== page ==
When it comes to a lot of these marketable training philosphies (sprinting, weight training, periodization approaches, etc.) a lot of people lose sight of the fact that much of this is about marketing.  If I can create a market and be the dominant voice out there, then people will be exposed to my product and will purchase it.  The more outrageous my claims are, the more likely you'll take notice and purchase my product.  The free market system works…

    I agree but it's still mind-boggling how vehemently they defend their position in spite of an overwhelming quantity of facts to the contrary. It's also hard to understand how many people fall for their schpeel.

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    Mike Young
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    Mike Young on #59434

    [b]i never want my athletes to think, just perform!!![/b]

    I want them to think in practice…not in a competition. The phenomenon you mentioned is a fundamental principal of motor learning. Those athletes who tend to degrade under pressure or increased have not truly learned the movement patterns at those speeds. These are controlled processes that require some level of cognitive effort to perform. Over many repetitions these movement patterns become automatic to the point that they do not degrade under pressure or at higher velocities and they require little if any cognitive effort. This is the mark of an expert…they can perform movements efficiently with little conscious thought and make small adjustments to the movement patterns on the fly and as needed. To me this is one of the primary benefits of running a high intensity sprint protocol versus running lots of tempo work. Sprinting skills are somewhat velocity dependent. Running efficiently is much easier at slower velocites. This is true for almost all movement patterns.

    So what I'm trying to accomplish as a coach is to have a general technical model that is as simple, flexible, and easy to administer as possible, coach athletes in practice to achieve that model to the point that it becomes automatic and requires little cognitive effort to achieve, and finally have athletes compete with the technical model that they have rehearsed under similar scenarios (most importantly high speeds) without spending any cognitive effort to achieve it. IMO it is only under this scenario that an athlete can max out their potential. If an athlete is either deviating from the technical model or having to consciously think to achieve the technical model in a competition then less than ideal results will result.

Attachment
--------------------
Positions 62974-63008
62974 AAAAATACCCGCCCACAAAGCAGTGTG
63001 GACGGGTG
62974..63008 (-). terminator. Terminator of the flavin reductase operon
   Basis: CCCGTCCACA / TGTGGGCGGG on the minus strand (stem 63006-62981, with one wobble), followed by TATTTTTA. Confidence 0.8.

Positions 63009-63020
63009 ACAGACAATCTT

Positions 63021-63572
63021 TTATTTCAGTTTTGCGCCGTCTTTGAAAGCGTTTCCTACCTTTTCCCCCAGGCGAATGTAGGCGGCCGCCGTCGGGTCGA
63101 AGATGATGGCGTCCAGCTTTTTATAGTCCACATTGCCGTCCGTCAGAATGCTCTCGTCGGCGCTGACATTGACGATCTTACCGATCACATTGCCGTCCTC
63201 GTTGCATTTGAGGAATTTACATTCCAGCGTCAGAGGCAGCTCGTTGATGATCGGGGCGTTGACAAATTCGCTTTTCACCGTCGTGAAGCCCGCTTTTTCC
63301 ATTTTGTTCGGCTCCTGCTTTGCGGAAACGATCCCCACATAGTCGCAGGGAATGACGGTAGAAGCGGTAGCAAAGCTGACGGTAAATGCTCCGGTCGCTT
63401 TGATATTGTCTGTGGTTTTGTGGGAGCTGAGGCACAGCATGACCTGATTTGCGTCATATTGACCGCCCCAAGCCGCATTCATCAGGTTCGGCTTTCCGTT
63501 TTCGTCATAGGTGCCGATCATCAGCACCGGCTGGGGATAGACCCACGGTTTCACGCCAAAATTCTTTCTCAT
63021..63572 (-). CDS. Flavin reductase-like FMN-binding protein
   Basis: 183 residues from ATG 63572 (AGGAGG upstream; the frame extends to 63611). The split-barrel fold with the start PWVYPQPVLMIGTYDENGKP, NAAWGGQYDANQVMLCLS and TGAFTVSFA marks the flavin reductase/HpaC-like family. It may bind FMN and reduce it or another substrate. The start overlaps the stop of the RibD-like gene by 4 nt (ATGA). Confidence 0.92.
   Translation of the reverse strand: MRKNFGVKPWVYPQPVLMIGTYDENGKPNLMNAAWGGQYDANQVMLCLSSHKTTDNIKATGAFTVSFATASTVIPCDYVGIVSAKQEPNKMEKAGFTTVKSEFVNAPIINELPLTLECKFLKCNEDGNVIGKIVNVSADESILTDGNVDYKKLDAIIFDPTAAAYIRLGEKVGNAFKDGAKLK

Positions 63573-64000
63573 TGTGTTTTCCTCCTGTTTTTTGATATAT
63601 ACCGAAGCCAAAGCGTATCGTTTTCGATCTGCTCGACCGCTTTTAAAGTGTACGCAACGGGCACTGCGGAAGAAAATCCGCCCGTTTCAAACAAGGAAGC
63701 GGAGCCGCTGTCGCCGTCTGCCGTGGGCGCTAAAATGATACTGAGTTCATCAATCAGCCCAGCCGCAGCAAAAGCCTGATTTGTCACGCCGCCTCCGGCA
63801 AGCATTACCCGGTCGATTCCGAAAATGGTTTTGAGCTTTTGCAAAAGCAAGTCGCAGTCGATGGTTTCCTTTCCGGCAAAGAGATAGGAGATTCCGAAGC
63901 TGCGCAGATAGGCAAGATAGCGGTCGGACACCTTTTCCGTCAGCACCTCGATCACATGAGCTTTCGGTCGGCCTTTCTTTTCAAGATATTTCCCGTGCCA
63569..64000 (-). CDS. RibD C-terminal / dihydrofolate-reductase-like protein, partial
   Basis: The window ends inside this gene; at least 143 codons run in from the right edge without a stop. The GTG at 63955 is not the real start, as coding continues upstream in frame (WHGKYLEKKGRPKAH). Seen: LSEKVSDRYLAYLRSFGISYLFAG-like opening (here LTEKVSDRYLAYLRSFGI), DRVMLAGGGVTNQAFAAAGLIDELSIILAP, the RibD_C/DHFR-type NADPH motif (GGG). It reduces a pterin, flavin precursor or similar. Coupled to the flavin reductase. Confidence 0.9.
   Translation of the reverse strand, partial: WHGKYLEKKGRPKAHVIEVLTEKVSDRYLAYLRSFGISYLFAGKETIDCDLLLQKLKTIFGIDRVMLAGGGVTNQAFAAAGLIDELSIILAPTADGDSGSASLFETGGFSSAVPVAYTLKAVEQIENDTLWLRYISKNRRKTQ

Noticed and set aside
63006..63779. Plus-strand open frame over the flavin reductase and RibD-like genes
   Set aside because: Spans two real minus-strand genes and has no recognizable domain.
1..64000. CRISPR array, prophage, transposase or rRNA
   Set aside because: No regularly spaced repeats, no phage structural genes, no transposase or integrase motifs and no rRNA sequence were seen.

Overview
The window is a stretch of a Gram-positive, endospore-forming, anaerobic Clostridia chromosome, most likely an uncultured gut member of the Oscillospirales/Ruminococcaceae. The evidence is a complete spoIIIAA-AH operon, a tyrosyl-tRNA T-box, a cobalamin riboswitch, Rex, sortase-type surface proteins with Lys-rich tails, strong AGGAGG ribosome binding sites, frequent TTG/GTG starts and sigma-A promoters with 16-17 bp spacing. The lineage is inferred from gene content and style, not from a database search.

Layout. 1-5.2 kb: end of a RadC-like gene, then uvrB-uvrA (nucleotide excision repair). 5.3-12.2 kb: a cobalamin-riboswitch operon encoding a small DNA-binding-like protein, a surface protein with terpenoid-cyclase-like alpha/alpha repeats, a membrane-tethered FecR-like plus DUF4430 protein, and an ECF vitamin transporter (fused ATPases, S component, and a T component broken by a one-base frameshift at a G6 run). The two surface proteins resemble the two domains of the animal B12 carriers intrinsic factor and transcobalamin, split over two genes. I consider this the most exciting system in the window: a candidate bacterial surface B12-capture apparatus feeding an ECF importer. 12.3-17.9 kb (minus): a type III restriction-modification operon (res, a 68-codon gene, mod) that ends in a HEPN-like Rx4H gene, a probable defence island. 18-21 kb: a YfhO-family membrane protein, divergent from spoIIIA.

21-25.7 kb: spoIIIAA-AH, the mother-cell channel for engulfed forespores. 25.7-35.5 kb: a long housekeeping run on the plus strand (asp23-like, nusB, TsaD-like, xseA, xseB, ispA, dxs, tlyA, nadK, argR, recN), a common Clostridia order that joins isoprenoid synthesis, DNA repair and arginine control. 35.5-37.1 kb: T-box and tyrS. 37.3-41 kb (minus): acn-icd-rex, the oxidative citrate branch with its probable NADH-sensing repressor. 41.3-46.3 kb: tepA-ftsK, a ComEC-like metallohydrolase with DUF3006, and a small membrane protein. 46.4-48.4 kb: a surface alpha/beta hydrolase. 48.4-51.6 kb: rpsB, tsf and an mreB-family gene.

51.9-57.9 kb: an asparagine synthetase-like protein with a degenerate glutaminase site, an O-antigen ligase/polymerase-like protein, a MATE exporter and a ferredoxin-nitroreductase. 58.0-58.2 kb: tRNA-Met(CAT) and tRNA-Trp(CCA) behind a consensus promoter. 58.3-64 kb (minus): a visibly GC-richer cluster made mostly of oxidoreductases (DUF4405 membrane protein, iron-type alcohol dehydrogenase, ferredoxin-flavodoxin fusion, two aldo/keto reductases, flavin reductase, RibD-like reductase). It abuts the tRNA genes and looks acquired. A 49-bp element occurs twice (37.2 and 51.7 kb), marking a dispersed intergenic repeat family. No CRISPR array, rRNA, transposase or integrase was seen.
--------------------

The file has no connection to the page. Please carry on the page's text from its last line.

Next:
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    Mike Young
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    Mike Young on #59435

    [quote author="cerebro" date="1164121782"]
    I think you need technique work regularly, but it is very hard to make huge improvements with some athletes. Look at Leonard Scott or Justin Gatlin. I am sure their coaches would like them running much cleaner and I would bet they even work on it in practice. Every race though you see Leonard Scott looking like he got shot part way down the track and you see Gatlin practically bounding and overstriding like crazy on each stride (not so much in '06, but previously).

    and both guys are blazing fast, develop power and other factors and u will still have a fast athlete, i hate to say i agree with barry and those guys on tech is much overrated.
    [/quote]I'm not sure why but for some reason I think these guys could probably run fast no matter what their technique looked like. I don't think they are the best example for this argument.

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    Mike Young
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    Mike Young on #59436

    I actually thought Gatlin's technique was very good when he was with Vince Anderson. Then he switched to the biggest doping coach in recent history, his technique deteriorated yet his performances increased….then he got busted…..coincidence?

    In a nutshell I think performance can be improved from two areas: technical and physical capacity. You can get better by improving one and getting worse on the other as long as the gain in one exceeds the dropoff in the other. If you've got someone who has a big engine AND runs very efficiently (like Ben, Maurice or Powell) then you see great times.

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    coachformerlyknownas on #59437

    I can't see why both processes won't work together!

    Mike Young
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    Mike Young on #59438

    I can't see why both processes won't work together!

    That's EXACTLY what I'm saying. If you've got good mechanics and a big motor then you'll run really fast….simple as that. Training should be aimed at improving both.

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    senri on #59439

    so does this explain, why max lifts in the weight room will mean nothing if you didnt do any form of sprint training, since the body does not know how to properly apply such forces to begin with? ANd if its true how long do you propose does the human body take to adapt to sudden strength increases manifested to power? Speaking of which this is my porblem and where i live this is common, because it rains 24/7 no indoor gym always cold hard to warm up etc. I use school gyms with the club to train and the length is no longer then 15-10m at the schools, the high schools they cant afford for the week cause its to expensive for the club.